Sermons

Summary: With all the things that go on during the political season, do you lose sight of the big picture? Today, we’ll spend our time looking at the big picture concerning politics. We’ll see what the Bible tells us our chief political job as a Christian is.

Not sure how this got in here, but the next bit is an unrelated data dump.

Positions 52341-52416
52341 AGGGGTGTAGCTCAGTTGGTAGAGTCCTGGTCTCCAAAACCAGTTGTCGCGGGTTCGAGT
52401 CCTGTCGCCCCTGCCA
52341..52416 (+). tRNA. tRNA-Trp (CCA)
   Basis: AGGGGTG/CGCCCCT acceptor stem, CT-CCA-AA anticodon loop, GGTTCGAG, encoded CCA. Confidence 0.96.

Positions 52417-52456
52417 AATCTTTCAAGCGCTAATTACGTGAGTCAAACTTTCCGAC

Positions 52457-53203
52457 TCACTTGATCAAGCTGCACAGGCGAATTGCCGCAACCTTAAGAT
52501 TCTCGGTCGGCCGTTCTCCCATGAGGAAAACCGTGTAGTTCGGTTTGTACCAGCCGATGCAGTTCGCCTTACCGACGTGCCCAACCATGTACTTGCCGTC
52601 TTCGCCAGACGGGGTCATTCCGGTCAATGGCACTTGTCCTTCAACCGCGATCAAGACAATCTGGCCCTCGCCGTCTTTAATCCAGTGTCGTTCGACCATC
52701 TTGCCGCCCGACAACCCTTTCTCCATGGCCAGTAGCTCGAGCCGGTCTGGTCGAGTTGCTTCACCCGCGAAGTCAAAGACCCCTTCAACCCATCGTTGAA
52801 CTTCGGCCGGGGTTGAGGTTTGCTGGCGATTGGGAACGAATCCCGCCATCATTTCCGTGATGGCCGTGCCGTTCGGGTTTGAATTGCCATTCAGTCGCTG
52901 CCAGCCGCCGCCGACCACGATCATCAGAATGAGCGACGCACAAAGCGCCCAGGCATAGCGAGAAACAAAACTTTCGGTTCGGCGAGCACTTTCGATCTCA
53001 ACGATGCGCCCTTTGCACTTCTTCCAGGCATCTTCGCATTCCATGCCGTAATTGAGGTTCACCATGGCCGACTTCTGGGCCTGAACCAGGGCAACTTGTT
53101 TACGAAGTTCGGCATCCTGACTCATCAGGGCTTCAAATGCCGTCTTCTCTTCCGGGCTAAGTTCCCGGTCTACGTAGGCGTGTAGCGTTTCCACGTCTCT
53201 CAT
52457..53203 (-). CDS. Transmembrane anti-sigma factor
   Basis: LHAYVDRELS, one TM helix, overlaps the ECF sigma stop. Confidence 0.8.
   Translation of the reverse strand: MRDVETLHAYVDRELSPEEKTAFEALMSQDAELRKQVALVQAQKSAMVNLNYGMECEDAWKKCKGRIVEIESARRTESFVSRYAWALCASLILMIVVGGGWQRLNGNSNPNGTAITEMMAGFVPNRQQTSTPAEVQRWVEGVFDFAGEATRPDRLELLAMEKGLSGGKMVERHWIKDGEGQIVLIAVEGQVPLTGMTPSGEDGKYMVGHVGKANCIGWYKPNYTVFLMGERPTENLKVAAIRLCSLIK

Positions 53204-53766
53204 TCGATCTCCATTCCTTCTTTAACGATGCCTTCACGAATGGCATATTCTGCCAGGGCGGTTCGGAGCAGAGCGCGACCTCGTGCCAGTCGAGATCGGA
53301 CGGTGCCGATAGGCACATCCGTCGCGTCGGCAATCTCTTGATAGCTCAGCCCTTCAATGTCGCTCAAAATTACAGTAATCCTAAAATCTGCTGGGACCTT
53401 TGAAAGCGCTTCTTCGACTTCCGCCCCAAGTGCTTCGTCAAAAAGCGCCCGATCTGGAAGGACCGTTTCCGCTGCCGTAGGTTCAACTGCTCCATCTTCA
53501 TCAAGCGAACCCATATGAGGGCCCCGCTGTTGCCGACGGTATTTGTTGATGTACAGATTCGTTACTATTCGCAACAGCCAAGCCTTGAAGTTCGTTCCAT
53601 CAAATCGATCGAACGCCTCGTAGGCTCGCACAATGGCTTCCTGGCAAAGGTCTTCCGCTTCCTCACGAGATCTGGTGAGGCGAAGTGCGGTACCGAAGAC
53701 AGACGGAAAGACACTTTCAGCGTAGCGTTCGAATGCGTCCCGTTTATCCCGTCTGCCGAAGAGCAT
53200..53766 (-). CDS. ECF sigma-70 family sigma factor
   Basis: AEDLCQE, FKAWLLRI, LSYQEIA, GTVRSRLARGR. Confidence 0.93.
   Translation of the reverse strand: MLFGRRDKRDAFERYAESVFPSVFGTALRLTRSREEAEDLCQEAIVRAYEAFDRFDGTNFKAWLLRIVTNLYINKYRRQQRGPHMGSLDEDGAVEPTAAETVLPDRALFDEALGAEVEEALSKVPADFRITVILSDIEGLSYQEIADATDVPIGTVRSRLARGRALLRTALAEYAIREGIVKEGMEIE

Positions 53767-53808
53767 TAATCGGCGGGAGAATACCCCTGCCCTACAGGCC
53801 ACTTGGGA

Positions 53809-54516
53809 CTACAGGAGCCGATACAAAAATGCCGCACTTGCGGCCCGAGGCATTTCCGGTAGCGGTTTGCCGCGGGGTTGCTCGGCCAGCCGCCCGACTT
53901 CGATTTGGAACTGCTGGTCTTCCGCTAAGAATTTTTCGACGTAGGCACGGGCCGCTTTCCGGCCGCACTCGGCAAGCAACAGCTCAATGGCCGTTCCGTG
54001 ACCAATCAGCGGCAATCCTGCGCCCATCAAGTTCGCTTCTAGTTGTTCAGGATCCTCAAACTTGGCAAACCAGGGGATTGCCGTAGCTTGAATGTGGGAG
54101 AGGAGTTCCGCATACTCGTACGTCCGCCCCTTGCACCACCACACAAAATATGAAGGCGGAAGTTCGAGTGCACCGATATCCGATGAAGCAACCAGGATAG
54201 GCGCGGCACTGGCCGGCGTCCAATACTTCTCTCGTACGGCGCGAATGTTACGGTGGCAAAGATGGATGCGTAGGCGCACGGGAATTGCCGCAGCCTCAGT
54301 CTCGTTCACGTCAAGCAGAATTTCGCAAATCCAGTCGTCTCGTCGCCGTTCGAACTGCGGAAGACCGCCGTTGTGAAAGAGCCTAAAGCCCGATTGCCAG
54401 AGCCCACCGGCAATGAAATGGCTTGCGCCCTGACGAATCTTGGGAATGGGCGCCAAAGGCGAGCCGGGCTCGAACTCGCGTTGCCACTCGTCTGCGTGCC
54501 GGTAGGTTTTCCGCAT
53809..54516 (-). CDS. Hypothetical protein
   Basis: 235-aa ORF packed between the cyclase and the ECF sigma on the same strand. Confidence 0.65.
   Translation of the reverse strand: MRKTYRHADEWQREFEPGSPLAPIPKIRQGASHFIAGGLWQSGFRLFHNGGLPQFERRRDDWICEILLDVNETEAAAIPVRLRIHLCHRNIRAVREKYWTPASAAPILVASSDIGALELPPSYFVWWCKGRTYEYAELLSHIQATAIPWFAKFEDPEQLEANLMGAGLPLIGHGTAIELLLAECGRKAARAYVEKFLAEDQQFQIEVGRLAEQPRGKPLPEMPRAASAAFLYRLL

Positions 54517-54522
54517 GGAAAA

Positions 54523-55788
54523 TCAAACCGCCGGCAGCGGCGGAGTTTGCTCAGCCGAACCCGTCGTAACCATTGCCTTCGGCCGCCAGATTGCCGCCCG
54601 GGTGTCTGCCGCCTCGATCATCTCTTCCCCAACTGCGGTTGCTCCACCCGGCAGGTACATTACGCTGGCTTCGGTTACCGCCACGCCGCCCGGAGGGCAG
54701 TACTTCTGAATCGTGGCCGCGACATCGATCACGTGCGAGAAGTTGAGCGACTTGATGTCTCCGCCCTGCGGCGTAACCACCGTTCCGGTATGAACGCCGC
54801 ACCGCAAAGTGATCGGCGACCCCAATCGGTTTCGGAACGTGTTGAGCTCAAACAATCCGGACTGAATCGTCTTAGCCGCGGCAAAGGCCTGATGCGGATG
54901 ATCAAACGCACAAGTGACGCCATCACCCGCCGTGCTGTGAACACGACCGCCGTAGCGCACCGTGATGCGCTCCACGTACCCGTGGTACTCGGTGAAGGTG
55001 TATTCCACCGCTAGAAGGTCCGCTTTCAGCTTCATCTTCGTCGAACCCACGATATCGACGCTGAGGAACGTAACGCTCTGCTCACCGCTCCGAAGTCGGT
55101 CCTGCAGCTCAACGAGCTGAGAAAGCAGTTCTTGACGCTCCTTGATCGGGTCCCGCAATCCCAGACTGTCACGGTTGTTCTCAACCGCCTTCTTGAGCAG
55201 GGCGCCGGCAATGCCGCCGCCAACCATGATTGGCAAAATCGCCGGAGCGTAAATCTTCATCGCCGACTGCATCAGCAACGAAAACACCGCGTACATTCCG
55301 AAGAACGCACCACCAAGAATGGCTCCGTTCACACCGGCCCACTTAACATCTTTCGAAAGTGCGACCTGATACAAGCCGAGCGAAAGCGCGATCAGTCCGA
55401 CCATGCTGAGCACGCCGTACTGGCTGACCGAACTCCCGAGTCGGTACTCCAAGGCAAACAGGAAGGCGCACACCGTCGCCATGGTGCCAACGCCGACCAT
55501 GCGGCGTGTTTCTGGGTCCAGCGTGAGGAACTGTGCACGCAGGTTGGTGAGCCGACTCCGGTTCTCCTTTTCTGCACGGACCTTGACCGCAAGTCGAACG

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I read an article the other day that was written by an Air Force officer who had been stationed with the Army Corps of Engineers in Baghdad. He told of something that happened to him while they were working on the reconstruction of Iraq. His unit was responsible for rebuilding roads and bridges and buildings and schools. And in order to perform their mission, they employed 40-50 Iraqi contract engineers. These people are often the targets of terrorists because of how closely they work with us. And that was the case with one of the young Iraqi ladies who worked for him. She was regularly threatened and harassed because she chose to wear western clothes and refused to wear a hijab. When she began to share these incidents with the Air Force officer, he gave her some advice. He thought it was good advice. He thought it would protect her and keep her safe. He suggested that she just go ahead and wear the hijab so they would leave her alone. After he made that suggestion, she gave him a completely heartbroken look. She just looked up at him and said, “But sir, I’m free.” You see, in all the day-to-day concerns… in all the focus on his mission… with all the focus on bridges and roads and buildings… that officer lost sight of the big picture. He lost sight of the fact that everything he was doing was for the purpose of providing freedom for those people. I find myself doing the same thing. I get so wrapped up in the day to day concerns of life that I tend to forget the big picture. With all the work that has been done around the church the past few weeks getting ready for the associational annual meeting—it’s easy to lose sight of the big picture. With all the planning and organizing for the fall revival and bean dinner and fall festival and FRANday—it’s easy to lose sight of the big picture. During this political season, I have to constantly guard against it. I tend to get so wrapped up in issue after issue and debate after debate that I lose sight of the big picture. I get so focused on who’s winning and who’s losing that I forget the purpose of it all. That’s why our passage this morning is so important to us right now. It reminds us of the big picture. It reminds us of the purpose of it all. This passage is part of the first letter that Paul wrote to his young apprentice Timothy. Paul had apparently led Timothy to the Lord sometime in the past—probably when Timothy was just a teenager. And after Paul led him to the Lord, he took him along on several mission trips. He mentored him and taught him like he would his own son. And then it was time to send him out from under his wing. So after sending him off by himself to serve several churches temporarily, Paul sent him to Ephesus to be their pastor. All this took place late in the life of Paul and he wrote this letter to Timothy after his first imprisonment in Rome that closes the book of Acts. And one of the main themes of this letter is for Timothy to keep his eye on the big picture. That theme really comes out in the passage we just read. When you look through the New Testament and you study history, you know that this was a dangerous time to be a Christian. Paul spent much of his ministry in prison. Timothy even spent some time in prison. They had been persecuted by Jewish leaders and were being increasingly persecuted by the Roman government. It was during this time that the Roman Emperor Nero was in power. Nero was a horrible tyrant and was the first emperor to make it his policy to brutally kill Christians. He murdered his mother, his brother, and even burned most of Rome down in order to have room to build new buildings dedicated to himself. He wasn’t a nice guy. How easy it would have been for Paul and Timothy to focus on all the rotten things Nero was doing. How easy it would have been for them to try to generate a movement to throw Nero out of power. How easy it would have been for them to call on Christians to band together and fight the power. But they didn’t. As a young man, it probably would have been very easy for Timothy to get all fired up in that direction. But Paul wrote him this passage to remind him to keep his eye on the big picture. When I look around and I see the wholesale slaughter of unborn children… when I see the false promises and the lies… when I see threats to freedom of choice in education and healthcare and self protection… when I see those things, I tend to lose sight of the big picture. I need to be reminded about what our chief political job is as Christians. Is it to rail against Nero? No. Is it to build a political coalition? No. Is it to do nothing? No. Well then, what is our chief political job as Christians? Verse 1 and the first part of verse 2 tells us:


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